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Spatial Variability of Antarctic Surface Snow Bacterial Communities

Research output: Contribution to journalArticle

Original languageEnglish
Article number461
Number of pages12
JournalFrontiers in Microbiology
Volume10
DOIs
DateAccepted/In press - 21 Feb 2019
DatePublished (current) - 26 Mar 2019

Abstract

It was once a long-held view that the Antarctic was a pristine environment with low biomass, low biodiversity and low rates of microbial activity. However, as the intensity of scientific investigation has increased, so these views have started to change. In particular, the role and impact of human activity toward indigenous microbial communities has started to come under more intense scrutiny. During the Subglacial Lake Ellsworth exploration campaign in December 2012, a microbiological survey was conducted to determine the extent and likelihood of exogenous input into the subglacial lake system during the hot-water drilling process. Snow was collected from the surface to represent that used for melt water production for hot-water drilling. The results of this study showed that snow used to provide melt water differed in its microbiological composition from that of the surrounding area and raised the question of how the biogeography of snow-borne microorganisms might influence the potential outcome of scientific analyses. In this study, we investigated the biogeography of microorganisms in snow around a series of Antarctic logistic hubs, where human activity was clearly apparent, and from which scientific investigations have been undertaken. A change in microbial community structure with geographical location was apparent and, notably, a decrease in alpha diversity at more remote southern latitudes. Soil-related microorganisms dominated microbial assemblages suggesting terrestrial input, most likely from long-range aeolian transport into continental Antarctica. We also observed that relic DNA was not a major issue when assessing snow samples. Overall, our observations might have profound implications for future scientific activities in Antarctica, such as the need to establish "no-go" protected areas, the need for better characterization of field sites and improved protocols for sterilization and verification of ice drilling equipment.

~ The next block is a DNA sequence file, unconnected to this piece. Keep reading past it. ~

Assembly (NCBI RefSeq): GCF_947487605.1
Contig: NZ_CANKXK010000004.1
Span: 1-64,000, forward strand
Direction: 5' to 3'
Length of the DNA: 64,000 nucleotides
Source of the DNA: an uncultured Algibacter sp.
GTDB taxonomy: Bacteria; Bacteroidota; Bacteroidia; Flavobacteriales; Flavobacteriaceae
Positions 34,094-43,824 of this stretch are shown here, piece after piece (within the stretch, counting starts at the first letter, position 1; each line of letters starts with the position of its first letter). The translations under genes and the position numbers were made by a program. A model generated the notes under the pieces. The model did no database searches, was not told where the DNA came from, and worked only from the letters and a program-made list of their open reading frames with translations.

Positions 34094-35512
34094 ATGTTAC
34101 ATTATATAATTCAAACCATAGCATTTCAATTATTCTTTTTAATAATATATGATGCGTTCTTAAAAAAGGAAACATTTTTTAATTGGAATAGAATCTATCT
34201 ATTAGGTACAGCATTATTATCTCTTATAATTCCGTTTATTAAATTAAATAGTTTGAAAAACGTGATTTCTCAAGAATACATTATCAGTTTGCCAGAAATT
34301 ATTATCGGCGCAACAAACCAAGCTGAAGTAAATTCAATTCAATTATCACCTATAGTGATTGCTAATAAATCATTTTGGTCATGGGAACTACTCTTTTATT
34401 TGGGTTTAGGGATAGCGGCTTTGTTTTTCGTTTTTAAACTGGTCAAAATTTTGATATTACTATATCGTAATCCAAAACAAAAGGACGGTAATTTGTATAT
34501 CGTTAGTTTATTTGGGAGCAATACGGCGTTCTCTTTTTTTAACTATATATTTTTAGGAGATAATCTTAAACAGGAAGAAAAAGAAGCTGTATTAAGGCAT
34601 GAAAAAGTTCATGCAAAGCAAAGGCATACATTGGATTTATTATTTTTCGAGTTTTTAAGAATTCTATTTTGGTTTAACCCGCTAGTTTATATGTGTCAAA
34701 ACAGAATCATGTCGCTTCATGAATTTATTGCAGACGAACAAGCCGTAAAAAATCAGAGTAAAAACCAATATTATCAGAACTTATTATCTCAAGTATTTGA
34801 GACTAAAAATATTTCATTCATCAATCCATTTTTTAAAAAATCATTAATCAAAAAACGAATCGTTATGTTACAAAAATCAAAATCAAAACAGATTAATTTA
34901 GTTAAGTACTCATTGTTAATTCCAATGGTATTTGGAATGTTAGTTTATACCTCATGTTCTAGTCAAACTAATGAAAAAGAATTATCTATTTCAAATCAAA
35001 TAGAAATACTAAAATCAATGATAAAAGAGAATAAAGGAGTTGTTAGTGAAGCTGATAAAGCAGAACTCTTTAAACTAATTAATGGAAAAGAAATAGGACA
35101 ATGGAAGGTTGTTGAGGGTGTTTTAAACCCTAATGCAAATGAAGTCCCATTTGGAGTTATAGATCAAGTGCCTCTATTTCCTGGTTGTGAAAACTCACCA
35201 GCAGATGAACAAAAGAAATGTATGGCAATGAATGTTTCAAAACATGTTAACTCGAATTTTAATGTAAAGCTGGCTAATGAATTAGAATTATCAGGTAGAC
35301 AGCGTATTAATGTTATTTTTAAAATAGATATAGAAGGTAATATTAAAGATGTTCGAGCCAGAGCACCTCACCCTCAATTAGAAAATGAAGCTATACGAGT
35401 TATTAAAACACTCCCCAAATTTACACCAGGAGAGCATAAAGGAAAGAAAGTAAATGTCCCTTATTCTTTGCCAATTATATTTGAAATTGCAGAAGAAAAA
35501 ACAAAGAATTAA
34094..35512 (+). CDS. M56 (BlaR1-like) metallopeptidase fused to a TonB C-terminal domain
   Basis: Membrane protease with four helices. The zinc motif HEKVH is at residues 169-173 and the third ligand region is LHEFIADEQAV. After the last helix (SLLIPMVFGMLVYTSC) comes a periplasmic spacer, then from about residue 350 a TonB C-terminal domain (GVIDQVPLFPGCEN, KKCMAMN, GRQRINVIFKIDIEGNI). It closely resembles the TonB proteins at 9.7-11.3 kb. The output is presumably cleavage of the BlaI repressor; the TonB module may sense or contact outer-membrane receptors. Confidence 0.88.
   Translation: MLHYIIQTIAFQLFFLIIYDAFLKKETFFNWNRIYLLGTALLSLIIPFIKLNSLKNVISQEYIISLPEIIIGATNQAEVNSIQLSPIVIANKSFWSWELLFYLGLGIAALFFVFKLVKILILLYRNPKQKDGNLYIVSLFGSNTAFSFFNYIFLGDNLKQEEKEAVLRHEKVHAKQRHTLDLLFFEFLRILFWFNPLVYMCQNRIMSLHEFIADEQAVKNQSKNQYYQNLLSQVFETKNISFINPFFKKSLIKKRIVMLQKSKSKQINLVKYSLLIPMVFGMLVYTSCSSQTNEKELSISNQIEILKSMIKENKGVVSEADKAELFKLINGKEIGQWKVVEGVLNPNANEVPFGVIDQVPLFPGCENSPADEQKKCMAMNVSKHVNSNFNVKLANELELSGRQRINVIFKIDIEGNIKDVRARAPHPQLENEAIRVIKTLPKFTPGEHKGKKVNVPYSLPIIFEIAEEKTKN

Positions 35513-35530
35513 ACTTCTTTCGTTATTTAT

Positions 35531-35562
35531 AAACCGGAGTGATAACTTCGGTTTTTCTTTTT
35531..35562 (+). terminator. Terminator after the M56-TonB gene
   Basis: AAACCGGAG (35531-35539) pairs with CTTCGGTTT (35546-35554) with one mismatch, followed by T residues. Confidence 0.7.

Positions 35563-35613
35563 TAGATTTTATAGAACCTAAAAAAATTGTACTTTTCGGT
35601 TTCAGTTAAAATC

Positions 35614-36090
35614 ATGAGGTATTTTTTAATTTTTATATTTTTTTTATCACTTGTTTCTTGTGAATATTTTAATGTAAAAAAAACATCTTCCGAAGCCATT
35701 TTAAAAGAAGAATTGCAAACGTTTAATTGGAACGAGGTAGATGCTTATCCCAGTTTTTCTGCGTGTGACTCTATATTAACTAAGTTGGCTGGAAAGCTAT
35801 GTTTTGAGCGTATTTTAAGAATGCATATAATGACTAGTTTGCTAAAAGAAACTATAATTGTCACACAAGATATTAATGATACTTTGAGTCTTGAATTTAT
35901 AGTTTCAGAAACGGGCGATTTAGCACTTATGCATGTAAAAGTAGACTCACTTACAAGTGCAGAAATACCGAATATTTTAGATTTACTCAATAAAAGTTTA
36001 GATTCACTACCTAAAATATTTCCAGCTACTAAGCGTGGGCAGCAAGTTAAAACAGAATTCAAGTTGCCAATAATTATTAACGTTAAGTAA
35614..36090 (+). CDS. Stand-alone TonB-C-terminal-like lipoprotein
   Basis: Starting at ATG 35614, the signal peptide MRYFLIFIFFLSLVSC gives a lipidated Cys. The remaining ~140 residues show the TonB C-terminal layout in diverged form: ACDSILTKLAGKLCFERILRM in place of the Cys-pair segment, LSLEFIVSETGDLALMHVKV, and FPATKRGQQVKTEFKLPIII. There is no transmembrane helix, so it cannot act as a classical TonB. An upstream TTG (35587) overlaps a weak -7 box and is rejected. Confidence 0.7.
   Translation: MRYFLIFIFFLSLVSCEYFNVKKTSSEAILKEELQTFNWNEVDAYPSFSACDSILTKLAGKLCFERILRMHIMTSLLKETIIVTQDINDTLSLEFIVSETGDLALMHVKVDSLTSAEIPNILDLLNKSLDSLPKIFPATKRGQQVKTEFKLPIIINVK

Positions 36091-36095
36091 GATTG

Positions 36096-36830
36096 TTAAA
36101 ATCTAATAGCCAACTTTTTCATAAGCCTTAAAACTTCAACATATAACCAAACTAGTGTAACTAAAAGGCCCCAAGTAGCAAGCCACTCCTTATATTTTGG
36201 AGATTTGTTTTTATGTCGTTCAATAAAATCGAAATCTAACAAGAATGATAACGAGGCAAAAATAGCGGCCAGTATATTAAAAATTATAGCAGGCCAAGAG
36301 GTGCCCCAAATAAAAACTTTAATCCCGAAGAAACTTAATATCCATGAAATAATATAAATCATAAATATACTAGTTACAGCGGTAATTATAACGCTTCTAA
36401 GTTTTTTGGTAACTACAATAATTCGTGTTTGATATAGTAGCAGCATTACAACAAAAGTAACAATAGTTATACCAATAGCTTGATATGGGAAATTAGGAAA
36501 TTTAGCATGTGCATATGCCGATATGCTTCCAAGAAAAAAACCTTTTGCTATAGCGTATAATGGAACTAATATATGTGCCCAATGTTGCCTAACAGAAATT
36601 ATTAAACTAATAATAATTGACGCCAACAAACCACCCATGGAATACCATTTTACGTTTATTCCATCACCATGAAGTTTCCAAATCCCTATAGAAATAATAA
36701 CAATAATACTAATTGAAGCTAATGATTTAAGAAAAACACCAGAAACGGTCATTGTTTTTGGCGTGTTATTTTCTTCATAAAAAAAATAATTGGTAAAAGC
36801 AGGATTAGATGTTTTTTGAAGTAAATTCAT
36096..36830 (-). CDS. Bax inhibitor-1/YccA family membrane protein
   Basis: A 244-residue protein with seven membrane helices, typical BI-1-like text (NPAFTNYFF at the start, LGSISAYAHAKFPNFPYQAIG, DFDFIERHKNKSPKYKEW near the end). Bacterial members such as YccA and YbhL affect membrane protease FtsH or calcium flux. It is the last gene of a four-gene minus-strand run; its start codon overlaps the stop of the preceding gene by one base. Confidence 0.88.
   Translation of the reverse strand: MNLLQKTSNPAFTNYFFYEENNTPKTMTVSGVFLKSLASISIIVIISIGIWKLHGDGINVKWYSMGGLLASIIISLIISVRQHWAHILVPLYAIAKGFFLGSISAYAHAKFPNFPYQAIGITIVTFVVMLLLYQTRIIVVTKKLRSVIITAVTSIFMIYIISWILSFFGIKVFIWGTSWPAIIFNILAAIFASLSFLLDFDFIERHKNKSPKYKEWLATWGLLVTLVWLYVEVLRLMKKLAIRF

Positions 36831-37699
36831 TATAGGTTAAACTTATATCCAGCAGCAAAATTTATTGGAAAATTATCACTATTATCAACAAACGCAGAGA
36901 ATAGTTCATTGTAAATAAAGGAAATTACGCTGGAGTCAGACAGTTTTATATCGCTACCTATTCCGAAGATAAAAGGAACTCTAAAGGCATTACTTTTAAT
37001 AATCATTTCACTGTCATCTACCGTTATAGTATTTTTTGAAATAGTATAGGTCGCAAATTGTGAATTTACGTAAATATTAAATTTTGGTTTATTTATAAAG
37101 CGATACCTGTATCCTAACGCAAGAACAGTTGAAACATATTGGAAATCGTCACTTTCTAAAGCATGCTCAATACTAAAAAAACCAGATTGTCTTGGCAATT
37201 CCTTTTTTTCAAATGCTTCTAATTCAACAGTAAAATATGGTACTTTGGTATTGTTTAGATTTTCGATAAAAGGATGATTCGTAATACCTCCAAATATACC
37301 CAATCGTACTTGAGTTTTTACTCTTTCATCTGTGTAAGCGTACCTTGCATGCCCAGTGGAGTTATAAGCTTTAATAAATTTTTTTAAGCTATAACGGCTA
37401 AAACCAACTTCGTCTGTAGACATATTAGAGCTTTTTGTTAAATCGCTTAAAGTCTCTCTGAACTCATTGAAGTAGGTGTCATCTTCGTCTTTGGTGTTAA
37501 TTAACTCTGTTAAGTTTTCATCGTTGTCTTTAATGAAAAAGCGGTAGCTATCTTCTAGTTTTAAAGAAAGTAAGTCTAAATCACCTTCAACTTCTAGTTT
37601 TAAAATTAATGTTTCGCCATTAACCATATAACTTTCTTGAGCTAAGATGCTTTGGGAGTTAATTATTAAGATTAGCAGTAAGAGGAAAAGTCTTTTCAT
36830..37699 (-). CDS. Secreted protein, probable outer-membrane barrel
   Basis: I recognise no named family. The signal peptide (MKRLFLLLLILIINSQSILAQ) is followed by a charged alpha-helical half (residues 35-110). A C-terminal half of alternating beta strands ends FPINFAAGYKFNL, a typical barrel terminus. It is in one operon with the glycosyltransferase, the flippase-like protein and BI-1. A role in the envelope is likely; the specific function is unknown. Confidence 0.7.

Research areas

  • antartic, snow, biogeography, Ellsworth LAke, microbial diversity, relic, DNA

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    Rights statement: This is the final published version of the article (version of record). It first appeared online via Frontiers at https://doi.org/10.3389/fmicb.2019.00461 . Please refer to any applicable terms of use of the publisher.

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    Licence: CC BY

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